In the cancer management arena, the term “clinical benefit” has unfortunately achieved a problematic status.
Maurie Markman, MD
In the cancer management arena, the term “clinical benefit” has unfortunately achieved a problematic status. For example, a claim that a patient has experienced clinical benefit after receiving an experimental antineoplastic in a clinical trial may be based solely on the fact that the cancer has not progressed by some measurable but arbitrary metric for a limited period (eg, 2 months). This is highly misleading since all that may have been observed is the natural history of the cancer’s relatively slow progression in the patient.
In fact, this definition of clinical benefit also may require no evidence that the patient has symptomatically improved or even that the adverse effects experienced were tolerable—other than the statement the patient was not removed from the study due to toxicity. How can a term with such limited—if any—relevance to actual benefit be used to describe an individual patient’s clinical outcome?Another example of the questionable use of the concept is during the accelerated approval process in which drugs are conditionally approved based on a definition of clinical benefit that does not represent an objectively valid meaning of the term. A recently published commentary in the New England Journal of Medicine discussing the cost of new pharmaceuticals demonstrates the poorly considered use of this expression.1 The authors note that the FDA has given expedited approval for drugs despite a lack of known clinical benefit and then required additional trials for full/final approval. The commentators highlight the need for timely completion of these studies so as “to limit the period of uncertainty about true clinical effect.”1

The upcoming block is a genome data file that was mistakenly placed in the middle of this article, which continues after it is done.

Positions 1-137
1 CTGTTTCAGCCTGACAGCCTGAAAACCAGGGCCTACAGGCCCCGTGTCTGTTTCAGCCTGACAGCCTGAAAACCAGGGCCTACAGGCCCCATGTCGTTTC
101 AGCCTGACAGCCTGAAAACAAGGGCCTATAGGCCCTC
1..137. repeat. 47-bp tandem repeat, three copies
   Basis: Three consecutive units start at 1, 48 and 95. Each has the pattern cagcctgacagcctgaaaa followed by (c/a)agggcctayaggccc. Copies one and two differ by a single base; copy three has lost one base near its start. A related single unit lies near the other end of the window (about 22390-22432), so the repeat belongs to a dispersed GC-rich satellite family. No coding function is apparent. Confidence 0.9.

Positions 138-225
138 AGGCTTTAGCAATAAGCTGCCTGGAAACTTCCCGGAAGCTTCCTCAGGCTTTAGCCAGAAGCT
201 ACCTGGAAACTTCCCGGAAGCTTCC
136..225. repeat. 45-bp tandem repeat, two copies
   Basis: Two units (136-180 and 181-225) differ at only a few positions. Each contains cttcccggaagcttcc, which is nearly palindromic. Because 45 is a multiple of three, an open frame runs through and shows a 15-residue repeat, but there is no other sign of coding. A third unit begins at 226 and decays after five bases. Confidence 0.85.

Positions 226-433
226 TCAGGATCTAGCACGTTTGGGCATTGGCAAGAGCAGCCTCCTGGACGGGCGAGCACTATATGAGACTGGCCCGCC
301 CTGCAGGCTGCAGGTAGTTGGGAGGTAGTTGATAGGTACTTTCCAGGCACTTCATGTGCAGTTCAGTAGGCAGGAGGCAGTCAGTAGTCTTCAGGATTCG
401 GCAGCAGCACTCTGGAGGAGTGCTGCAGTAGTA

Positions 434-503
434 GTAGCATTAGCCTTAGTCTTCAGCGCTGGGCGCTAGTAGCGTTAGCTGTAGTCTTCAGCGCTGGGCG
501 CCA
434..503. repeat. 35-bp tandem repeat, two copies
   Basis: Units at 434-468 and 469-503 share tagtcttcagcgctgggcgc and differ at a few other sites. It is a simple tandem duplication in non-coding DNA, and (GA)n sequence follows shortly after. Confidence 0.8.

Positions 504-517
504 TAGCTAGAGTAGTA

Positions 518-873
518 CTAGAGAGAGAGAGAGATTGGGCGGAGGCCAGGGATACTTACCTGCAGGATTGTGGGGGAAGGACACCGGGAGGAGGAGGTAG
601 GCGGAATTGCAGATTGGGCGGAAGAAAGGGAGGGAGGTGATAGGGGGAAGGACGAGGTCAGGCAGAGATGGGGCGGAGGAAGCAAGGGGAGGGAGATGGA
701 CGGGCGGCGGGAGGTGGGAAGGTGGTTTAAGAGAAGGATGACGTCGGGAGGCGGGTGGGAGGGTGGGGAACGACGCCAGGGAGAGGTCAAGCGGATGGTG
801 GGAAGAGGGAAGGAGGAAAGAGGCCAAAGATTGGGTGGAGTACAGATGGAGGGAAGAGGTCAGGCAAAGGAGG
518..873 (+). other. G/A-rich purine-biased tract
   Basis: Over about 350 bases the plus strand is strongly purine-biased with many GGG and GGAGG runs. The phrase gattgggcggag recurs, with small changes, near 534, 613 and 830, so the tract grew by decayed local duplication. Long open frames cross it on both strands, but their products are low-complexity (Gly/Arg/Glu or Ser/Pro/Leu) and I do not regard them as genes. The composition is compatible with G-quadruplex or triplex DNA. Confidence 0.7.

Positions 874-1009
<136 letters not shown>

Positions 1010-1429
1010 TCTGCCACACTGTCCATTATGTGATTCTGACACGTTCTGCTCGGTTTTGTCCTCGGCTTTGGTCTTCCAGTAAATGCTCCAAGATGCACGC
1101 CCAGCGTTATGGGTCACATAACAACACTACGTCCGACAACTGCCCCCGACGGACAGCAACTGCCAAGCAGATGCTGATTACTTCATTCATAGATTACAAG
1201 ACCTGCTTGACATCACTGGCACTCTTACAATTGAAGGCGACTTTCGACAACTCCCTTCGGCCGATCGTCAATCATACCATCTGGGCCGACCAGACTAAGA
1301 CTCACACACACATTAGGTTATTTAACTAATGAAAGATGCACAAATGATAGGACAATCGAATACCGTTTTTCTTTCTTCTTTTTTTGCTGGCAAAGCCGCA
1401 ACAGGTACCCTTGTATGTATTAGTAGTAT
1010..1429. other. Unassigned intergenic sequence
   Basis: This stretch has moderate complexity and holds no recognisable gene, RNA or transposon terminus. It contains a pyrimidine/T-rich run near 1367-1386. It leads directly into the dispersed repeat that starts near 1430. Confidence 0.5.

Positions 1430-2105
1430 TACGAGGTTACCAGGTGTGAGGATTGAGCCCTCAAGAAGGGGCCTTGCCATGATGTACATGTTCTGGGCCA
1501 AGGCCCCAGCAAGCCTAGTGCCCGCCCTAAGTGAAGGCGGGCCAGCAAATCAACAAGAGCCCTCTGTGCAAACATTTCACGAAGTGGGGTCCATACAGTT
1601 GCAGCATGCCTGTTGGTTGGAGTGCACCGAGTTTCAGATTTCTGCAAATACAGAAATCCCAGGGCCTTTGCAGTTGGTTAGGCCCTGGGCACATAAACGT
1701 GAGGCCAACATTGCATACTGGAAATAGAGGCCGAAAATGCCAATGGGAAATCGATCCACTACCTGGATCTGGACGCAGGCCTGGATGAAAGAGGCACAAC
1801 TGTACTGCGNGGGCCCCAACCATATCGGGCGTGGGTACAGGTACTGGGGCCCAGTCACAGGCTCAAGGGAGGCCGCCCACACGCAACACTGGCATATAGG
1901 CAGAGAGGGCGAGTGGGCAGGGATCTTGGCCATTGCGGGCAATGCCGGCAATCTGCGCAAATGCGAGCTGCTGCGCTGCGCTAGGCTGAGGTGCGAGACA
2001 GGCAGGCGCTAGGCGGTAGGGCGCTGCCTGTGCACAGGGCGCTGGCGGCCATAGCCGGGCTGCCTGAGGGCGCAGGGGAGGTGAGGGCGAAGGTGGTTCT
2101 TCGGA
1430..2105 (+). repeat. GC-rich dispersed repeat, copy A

However, this method of determining clinical benefit is also problematic. A phase III randomized trial is composed of a carefully selected group of individuals likely to be woefully inadequate in its inclusion of real-world patients, such as older people and those with common clinically relevant comorbidities including diabetes, heart disease, or morbid obesity. If such a trial achieves the statistical gold standard of P <.05, is that the definition of “true clinical effect”? Or, conversely, if the study fails to achieve this rather arbitrary level of statistical significance, does this mean patients who participated in the study experienced no clinical benefit?
To be clear, the FDA has legal authority to determine if an antineoplastic agent can be marketed in the United States for specific clinical indications and the agency can certainly elect to use whatever term it chooses to define the category of drugs that fulfill its criteria. But this regulatory approval process does not—and should not—necessarily equate with a medically appropriate or patient-centered statement regarding the meaning of clinical benefit.
Another example of a stunningly inappropriate use of the term “clinical benefit” is provided by a recently published commentary that lashes out against the immensely exciting and rapidly expanding arena of the paradigm-changing process known as precision cancer medicine.2 The author zeroes in on a single paper to suggest that a limited percentage of patients (6.4%) are able to receive a therapeutic strategy based on increasingly sophisticated molecular-based tumor profiling.2 The editorialist then declares that “only about 30% respond at all” to biomarker-driven therapies and concludes, “I estimate that precision oncology will benefit around 1.5% of patients with relapsed and refractory solid tumors.”2
While one might reasonably decide to simply ignore the stunningly arbitrary and biased nature of this individual’s comments, the concern here is that such rhetoric may reach the lay media, with the public and patients with cancer and their families reading about, or listening to, such unsubstantiated and scientifically questionable statements.Why is any of the preceding discussion important today? The answer is very simple: although the term clinical benefit is highly critically relevant, the determination of whether a therapeutic strategy reaches this status should not be based solely on whether a tumor has not grown by an arbitrary time metric (eg, 2 months) or by a drug regulatory agency that decides when and if to permit the marketing of an antineoplastic for 1 or multiple clinical indications. And it certainly should not be based on the arbitrary opinion of a single outspoken commentator.
Rather, clinical benefit should be defined by the individual patient. Such benefit entails far more than the mere shrinkage or relatively slow growth of a tumor mass or whether a trial’s P value reaches a statistical threshold. It is time to change how this term is employed in the realm of cancer management and in the routine discussion of clinical outcomes.